Saturday, October 22, 2011

Lewis Wickes Hine: Child Laborer Photographs from Lowell Mass

In 1908 Lewis Hine was contracted by the National Child Labor Committe as an investigative photographer. His job was to document child labor practices within American industry in an effort end the practice. Mr. Hine, who I believe visited Lowell in October of 1911, took several photographs of the children that were employed in the mills within the city, many of which, were Franco-American. I browse through the collection, there are many surnames that are familiar to me, Courtois, Therrien, and Boucher, are just a few.

You can view the NCLC photographic collection online at the Library of Congress PPOC, just type Lowell into the search bar.

On November 1st, at 7:00 pm, historian, author, and genealogist, Joe Manning, will be giving a presentation at the Lowell National Historical Park Visitor Center Theater, as a part of the Moses Greely Parker Lecture Series, entitled “The Lewis Hine Project: Tracking down the Lives of Child Laborers”
“Whatever happened to that child worker?” Motivated by this question, Joe
Manning has identified some of the more than 5,000 child laborers
photographed in the early 1900s by Lewis Hine, and has tracked down and
interviewed their descendants. Manning will show some of Hine’s historic photographs, tell the stories of the children in them, and talk about the exciting process of searching for descendants, most of whom were not aware of the pictures of their parents and grandparents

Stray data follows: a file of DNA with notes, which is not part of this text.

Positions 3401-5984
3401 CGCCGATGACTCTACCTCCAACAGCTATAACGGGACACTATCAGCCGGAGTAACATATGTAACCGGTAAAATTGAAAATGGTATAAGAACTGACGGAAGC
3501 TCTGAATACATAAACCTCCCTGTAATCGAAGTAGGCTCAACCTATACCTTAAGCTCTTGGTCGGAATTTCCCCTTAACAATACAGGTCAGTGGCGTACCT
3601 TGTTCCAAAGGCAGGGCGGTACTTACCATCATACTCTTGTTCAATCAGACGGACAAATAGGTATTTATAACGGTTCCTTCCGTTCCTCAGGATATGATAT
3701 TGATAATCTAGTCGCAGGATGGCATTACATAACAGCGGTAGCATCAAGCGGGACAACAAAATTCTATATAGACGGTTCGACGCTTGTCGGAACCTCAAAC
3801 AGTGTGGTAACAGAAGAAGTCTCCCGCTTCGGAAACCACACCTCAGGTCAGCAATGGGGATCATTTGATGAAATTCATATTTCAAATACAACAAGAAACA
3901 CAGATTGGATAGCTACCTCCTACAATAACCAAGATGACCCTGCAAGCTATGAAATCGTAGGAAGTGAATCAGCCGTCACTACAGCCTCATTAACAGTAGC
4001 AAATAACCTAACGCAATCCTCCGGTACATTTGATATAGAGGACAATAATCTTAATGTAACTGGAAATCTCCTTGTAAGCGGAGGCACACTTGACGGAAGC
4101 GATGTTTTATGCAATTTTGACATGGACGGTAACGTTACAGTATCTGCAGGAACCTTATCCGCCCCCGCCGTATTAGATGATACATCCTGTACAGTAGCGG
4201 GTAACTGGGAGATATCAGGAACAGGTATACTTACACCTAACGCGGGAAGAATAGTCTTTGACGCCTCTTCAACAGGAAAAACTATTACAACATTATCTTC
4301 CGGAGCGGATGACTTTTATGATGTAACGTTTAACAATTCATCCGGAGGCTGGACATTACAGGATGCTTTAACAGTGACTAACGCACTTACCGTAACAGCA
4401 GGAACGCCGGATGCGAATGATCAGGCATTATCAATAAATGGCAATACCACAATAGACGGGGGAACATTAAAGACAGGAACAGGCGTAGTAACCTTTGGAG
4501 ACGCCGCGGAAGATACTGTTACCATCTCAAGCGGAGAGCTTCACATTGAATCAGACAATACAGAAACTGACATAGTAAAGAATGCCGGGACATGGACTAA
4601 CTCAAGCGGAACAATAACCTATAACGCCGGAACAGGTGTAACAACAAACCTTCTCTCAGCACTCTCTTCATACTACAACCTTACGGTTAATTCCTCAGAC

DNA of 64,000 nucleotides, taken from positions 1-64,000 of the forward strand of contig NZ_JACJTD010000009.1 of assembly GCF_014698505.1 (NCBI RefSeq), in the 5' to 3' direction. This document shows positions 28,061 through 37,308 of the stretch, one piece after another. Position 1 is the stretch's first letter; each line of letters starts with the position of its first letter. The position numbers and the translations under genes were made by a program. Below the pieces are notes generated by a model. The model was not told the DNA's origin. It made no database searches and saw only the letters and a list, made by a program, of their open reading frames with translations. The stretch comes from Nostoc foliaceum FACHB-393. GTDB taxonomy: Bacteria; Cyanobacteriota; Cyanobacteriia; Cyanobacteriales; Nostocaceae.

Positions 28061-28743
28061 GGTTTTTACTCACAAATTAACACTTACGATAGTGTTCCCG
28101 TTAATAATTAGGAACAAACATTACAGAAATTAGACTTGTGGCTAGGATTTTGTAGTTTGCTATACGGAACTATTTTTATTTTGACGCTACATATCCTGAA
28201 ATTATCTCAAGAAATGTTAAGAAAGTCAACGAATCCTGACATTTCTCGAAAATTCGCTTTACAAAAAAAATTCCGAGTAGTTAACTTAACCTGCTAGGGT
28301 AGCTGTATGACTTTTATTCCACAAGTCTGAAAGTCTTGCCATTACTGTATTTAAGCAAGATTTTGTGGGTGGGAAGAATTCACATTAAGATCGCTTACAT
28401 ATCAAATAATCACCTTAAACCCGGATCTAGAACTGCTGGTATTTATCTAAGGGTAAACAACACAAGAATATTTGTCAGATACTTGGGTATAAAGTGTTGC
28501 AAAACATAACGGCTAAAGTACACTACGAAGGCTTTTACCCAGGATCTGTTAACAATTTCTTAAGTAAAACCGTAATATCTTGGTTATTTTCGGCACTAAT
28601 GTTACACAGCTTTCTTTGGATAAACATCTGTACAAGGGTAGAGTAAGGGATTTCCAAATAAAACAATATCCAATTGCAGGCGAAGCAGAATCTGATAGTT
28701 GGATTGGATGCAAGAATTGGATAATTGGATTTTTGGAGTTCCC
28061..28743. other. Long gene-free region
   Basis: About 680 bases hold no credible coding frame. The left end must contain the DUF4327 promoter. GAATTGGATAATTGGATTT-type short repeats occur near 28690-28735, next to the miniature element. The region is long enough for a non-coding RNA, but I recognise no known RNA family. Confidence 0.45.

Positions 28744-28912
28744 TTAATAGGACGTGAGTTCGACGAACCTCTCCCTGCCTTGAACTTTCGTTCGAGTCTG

http://www.parkerlectures.com/?page_id=1

I'm looking forward to attending this presentation.

Here is one of my favorite photographs from the collection.
# Title: Alexander Durand, 35 Tucker Street, next boy in middle of picture appears 12 years old. Is in mill room No. 2. Joseph Courtois, 33 Tucker St., at the right Alex. appears about 13 years old. Works in the spinning room. Majorie Bonclair, at left of Alex. see 2592. Location: Lowell, Massachusetts.
# Creator(s): Hine, Lewis Wickes, 1874-1940, photographer
# Date Created/Published: 1911 October.
# Medium: 1 photographic print.
# Reproduction Number: LC-DIG-nclc-02378 (color digital file from b&w original print) LC-USZ62-97581 (b&w film copy negative)
# Rights Advisory: No known restrictions on publication.
# Call Number: LOT 7479, v. 4, no. 2593 [P&P]
# Repository: Library of Congress Prints and Photographs Division Washington, D.C. 20540 USA
http://www.loc.gov/pictures/item/ncl2004002422/PP/#

4 comments:

  1. This is a fascinating project. A rough time for these kids but life was hard for everyone back then. We have come a long way in most parts of the world.

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  2. Hi Lori, thanks for stopping by. This project just fascinates me too. I can't wait to find out how Joe was able to track down the descendants of some of these children!

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  3. I had not heard of this project until I recently came across Joe Manning's website. The photos are terrific and the hunt for the subjects is fascinating. I would have love to hear his presentation!

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  4. Hi Heather, thanks for stopping by. Unfortunately, I missed Joe's presentation in Lowell that evening. We had just has a snow storm the previous weekend and our power was out that night. I have heard, though, that he is going to be participating the The Bread & Roses Centennial Celebration in Lawrence in 2012. Hopefully, the event information will be published on his website soon. Take care!

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